Apple today announced iCloud Tabs, a new feature of iCloud that will enable automatic syncing of Safari tabs between Macs running OS X Mountain Lion and iOS devices. The feature was unveiled during a demonstration of Mountain Lion, which also discussed the arrival of Notes, Reminders, and Notification Center on the Mac, as well as Dictation, Airplay Mirroring, and Game Center, all of which were unveiled in February. Apple will release OS X Mountain Lion exclusively through the Mac App Store next month for $20.
Apple has released Configurator 1.0.1, the latest version of its mass deployment tool for iOS devices. Originally debuted in March, Configurator enables schools, businesses, and other institutions to configure up to 30 iOS devices at a time, update software, create and restore backups of settings and app data, and more. According to the release notes, version 1.0.1 improves overall stability and performance, and address a number of issues, including those related to the import and installation of .ipa files, redemption codes, note and bookmark deletion, WPA2 passwords, and backup name editing. Apple Configurator 1.0.1 is available now as a free download from the Mac App Store. [via MDN]
Ambrosia Software has posted a brief look at iToner 3, the latest version of its iOS ring- and alert tone maker for the Mac. According to the company, iToner 3 has been completely rewritten and redesigned, and offers a number new features including compatibility with any version of iTunes, the ability to work with multiple iPhones, compatibility with the iPad 2 and third-generation iPad for notification tones, a new waveform editor, and the ability to grab audio clips directly from an iTunes library. While the company says that, should it be approved, iToner 3 will be available on the Mac App Store soon, it also said that it “could use your help”, and offers a link for those interested in beta testing. Pricing for iToner 3 has yet to be announced.
Apple last week released its new Configurator tool, a spiritual successor to the standard iPhone Configuration Utility. According to the tool’s release notes, it allows schools, businesses, and other institutions to configure up to 30 devices at a time, update those devices to the latest version of iOS, create and restore a backup of settings and app data from one device to other devices, create and install iOS configuration profiles, and enroll devices with a Mobile Device Management solution for remote management.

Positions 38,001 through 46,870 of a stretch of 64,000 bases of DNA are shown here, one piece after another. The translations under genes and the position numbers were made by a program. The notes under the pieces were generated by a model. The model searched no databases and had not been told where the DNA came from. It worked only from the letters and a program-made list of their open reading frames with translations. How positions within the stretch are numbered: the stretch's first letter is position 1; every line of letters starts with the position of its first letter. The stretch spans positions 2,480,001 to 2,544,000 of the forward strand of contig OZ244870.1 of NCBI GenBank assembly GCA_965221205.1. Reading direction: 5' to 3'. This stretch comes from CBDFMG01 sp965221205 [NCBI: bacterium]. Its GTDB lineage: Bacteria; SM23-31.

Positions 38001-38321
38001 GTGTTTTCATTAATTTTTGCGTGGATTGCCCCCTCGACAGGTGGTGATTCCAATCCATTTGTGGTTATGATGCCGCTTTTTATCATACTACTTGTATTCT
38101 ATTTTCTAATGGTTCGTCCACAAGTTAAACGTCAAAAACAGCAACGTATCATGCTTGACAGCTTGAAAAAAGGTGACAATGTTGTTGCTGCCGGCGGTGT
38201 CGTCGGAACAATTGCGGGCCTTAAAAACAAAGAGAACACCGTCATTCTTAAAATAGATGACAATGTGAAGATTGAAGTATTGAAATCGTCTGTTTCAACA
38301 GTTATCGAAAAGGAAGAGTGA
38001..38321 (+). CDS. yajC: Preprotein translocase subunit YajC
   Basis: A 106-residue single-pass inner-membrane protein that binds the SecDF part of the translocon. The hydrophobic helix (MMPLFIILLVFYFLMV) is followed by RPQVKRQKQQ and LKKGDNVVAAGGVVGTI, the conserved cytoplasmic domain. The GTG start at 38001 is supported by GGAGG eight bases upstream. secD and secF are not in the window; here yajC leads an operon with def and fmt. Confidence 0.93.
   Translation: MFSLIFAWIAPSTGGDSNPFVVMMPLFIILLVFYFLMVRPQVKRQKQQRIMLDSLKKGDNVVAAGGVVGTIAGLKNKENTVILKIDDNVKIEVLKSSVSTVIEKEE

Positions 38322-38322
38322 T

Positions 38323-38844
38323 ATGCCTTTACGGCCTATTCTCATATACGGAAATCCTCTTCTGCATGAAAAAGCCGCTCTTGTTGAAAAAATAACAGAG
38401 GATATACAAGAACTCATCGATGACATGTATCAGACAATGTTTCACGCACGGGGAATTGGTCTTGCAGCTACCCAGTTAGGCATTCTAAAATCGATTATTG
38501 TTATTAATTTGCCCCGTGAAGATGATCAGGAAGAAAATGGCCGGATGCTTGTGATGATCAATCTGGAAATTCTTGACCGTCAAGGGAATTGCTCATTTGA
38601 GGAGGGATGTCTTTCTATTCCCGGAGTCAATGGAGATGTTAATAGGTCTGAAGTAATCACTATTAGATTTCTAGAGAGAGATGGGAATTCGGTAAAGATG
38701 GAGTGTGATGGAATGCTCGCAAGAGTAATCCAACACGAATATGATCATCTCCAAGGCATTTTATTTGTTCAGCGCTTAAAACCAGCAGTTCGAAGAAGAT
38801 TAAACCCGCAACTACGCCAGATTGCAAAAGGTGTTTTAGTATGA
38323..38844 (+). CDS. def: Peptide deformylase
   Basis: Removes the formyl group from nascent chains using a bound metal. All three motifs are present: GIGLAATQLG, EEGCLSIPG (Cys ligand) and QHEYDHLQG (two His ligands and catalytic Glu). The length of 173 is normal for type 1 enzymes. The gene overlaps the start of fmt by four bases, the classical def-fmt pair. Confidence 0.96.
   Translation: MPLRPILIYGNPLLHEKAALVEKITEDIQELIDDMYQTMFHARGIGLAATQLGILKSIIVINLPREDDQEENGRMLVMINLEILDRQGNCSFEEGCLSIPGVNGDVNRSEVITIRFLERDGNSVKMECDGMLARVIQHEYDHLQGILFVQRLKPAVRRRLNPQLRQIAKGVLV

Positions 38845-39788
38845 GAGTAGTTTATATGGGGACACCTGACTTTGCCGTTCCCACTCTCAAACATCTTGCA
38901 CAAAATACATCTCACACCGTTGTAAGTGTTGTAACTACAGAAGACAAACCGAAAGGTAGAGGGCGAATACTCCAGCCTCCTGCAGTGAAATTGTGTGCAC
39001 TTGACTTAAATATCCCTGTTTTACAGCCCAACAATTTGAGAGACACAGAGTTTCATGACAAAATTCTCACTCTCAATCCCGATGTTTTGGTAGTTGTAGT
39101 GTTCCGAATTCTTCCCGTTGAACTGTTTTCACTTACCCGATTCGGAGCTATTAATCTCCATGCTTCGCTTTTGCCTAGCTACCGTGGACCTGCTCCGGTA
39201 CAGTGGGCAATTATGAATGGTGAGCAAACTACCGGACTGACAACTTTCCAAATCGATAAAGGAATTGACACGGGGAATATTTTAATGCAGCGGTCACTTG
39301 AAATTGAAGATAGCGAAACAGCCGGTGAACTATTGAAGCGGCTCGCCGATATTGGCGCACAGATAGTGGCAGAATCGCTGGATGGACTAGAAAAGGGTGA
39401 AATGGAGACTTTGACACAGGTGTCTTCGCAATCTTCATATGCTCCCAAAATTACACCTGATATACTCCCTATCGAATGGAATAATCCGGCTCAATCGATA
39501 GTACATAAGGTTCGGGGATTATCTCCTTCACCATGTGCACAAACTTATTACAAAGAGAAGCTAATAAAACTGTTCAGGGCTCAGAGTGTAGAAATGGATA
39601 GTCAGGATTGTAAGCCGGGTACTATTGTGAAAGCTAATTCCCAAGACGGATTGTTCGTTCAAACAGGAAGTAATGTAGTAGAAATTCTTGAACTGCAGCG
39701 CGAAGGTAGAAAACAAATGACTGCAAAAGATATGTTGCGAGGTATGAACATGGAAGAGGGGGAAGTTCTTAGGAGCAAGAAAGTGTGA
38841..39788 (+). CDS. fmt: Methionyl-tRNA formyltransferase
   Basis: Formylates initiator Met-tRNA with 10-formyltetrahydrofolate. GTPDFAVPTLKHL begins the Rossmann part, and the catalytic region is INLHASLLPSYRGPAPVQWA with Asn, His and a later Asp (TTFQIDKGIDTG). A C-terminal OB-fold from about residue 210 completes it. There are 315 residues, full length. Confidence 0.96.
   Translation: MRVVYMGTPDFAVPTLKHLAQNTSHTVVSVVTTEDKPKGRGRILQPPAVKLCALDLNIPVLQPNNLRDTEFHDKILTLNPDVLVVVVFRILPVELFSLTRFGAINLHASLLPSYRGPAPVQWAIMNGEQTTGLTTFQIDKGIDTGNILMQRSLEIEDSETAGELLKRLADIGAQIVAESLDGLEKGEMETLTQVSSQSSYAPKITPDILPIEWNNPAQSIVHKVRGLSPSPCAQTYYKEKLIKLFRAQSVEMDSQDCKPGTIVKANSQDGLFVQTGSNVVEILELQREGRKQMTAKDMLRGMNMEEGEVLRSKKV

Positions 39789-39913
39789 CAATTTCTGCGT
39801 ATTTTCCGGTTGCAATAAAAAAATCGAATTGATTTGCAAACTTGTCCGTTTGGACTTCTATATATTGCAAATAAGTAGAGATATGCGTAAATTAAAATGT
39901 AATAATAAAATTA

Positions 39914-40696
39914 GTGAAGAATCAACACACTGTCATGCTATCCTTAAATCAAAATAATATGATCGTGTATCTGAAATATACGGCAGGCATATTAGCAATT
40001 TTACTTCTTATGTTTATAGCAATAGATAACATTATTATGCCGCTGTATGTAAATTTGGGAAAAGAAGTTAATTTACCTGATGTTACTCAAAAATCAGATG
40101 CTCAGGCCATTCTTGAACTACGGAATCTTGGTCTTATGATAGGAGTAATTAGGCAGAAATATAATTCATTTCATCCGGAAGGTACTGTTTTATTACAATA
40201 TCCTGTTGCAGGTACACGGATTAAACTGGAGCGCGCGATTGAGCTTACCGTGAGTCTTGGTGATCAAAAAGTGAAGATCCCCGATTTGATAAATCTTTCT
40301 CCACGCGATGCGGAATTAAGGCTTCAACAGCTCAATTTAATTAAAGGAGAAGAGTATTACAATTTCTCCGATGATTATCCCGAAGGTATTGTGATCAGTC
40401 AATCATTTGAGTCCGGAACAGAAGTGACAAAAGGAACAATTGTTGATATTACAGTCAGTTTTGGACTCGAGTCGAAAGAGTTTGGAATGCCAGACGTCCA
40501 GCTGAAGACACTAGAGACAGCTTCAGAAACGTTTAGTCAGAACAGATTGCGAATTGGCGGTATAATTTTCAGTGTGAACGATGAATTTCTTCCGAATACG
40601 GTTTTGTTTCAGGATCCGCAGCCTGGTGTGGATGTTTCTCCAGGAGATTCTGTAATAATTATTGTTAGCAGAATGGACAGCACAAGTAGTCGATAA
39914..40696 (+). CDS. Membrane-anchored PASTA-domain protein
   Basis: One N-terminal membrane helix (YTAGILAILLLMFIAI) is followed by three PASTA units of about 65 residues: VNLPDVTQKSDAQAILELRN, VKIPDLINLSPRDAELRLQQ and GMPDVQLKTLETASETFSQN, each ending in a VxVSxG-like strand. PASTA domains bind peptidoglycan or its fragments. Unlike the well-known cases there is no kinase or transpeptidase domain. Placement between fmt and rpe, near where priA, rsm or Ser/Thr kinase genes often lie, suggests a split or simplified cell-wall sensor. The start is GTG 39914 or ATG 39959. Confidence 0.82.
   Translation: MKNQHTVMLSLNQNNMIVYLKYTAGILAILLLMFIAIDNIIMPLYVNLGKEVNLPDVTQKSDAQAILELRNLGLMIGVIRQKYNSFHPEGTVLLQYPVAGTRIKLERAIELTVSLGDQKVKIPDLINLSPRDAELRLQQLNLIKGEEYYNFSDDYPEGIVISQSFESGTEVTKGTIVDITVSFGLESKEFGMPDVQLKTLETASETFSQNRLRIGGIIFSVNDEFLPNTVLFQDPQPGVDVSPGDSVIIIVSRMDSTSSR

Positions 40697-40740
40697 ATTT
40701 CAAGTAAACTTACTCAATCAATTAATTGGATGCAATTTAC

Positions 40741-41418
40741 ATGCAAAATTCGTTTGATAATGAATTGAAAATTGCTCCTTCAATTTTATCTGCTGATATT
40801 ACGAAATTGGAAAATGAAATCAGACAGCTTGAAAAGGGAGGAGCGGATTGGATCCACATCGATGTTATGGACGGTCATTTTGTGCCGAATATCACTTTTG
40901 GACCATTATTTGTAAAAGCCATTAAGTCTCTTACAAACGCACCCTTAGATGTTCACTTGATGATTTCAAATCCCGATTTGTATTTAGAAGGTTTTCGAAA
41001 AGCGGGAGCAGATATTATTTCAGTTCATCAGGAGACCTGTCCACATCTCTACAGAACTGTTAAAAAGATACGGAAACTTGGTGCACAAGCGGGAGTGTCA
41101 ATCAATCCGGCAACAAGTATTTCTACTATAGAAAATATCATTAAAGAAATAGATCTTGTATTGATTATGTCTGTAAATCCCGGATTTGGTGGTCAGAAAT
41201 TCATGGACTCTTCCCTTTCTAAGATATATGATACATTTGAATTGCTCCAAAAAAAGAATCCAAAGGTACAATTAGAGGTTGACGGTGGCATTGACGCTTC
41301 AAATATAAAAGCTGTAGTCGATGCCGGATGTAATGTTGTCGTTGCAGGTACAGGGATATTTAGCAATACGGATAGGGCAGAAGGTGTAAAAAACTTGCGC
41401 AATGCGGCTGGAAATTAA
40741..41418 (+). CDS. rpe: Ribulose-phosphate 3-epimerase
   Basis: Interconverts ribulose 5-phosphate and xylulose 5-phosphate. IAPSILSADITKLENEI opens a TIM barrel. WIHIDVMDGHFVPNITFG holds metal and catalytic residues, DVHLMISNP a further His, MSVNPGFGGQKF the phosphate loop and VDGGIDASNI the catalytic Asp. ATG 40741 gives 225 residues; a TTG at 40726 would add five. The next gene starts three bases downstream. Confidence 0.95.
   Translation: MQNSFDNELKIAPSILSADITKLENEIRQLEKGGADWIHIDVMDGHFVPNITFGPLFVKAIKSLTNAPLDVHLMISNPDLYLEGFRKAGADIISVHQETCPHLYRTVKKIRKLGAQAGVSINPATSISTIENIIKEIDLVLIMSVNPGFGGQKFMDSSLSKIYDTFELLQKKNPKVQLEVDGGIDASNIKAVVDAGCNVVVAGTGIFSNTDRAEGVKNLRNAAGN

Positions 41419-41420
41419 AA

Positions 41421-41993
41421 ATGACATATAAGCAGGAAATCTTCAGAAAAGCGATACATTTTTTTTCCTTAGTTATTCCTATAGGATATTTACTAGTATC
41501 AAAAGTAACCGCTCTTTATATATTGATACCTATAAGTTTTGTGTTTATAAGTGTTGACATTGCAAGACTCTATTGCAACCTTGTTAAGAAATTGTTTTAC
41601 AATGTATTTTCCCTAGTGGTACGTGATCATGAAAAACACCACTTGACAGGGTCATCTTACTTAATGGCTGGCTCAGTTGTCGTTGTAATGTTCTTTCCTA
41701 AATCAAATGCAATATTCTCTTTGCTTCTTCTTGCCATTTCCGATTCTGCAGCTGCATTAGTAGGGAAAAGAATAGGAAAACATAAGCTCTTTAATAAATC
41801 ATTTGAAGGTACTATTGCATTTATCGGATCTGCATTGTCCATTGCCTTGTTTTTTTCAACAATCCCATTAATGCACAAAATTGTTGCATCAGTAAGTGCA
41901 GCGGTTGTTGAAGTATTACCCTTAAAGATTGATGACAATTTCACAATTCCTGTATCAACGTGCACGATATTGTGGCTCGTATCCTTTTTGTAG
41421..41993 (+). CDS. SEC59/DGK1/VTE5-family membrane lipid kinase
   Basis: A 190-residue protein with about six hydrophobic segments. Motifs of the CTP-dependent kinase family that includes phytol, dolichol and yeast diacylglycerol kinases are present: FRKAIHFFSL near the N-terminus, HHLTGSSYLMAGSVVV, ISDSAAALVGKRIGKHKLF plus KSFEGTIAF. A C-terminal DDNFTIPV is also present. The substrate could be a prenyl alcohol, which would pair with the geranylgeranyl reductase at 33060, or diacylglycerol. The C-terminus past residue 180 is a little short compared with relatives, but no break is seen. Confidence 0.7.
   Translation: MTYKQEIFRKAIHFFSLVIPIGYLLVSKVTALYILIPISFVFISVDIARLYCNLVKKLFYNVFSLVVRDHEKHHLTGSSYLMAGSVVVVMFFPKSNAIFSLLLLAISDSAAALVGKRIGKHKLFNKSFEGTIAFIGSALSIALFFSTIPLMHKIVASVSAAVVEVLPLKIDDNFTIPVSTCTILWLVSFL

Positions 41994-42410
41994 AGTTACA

It also allows for the supervision of devices, including automatic application of common configurations to devices and the importation and syncing of apps, as well as the assigning of devices to users using Open Directory or Active Directory, letting a user check out a device and have their settings and data restores, check in a device and have the data backed up for future use—possibly on another device—and the syncing of documents, among other features. Apple’s Configurator tool requires Mac OS X Lion 10.7.2 or later and is a free download from the Mac App Store.
Reflection, a new application for Mac, promises to let users of the iPhone 4S and iPad 2 use AirPlay Mirroring to wirelessly stream their device’s content to their Macs. Features of the software include the ability to add show an iPhone or iPad frame around the streamed content, the ability to run in full-screen mode, force portrait or landscape orientation, and the ability to serve as an AirPlay audio receiver; audio is automatically sent when using Mirroring. Reflection supports OS X 10.6 or later and requires an iPhone 4S or iPad 2 for screen mirroring; it is available now as a free time-limited trial, while a full license sells for $15.
Popular video conversion utility HandBrake has been updated to version 0.9.6. The update brings with it a number of bug fixes and improvements, including audio gain control, improved support for OS X Lion, improved handling of DVD subtitles without Stop Display commands, HE-AAC encoding support, and improved average frame rate detection. HandBrake 0.9.6 is available now as a free download for Mac, Windows, and Linux.
Apple this morning announced OS X Mountain Lion, the next release of its desktop operating system for its Mac computers. Among the new features debuted by Apple this morning—many of which were based on existing iOS apps, including Notes, Reminders, and Game Center—is AirPlay Mirroring. As the name suggests, the feature will allow users to mirror their Mac’s screen on a HDTV using an Apple TV, making it easy for users to share web pages, videos, lessons, and presentations with others. In addition, the company announced a beta version of Messages for OS X. This iChat replacement mimics the Messages app on iOS, allowing users to send iMessages across both iOS and Mac devices. The app also integrates support for AIM, Yahoo!, Google Talk, and Jabber accounts, as well as FaceTime, removing the need for a separate, standalone app. The beta version of Messages is available now as a free download for users of OS X Lion 10.7.3 or later; OS X Mountain Lion is currently available in preview form to registered Mac developers and is slated to ship in late summer.
Mac developer David Stanfill has released AirParrot, a new OS X application that allows users to stream their Mac display to their Apple TV over AirPlay. The application allows users to stream any connected display to the Apple TV in real-time, and offers underscan and video quality adjustments, as well as an option to show or hide the mouse cursor; audio streaming is not currently supported. AirParrot requires OS X 10.6 or later and sells for $10. [via TUAW]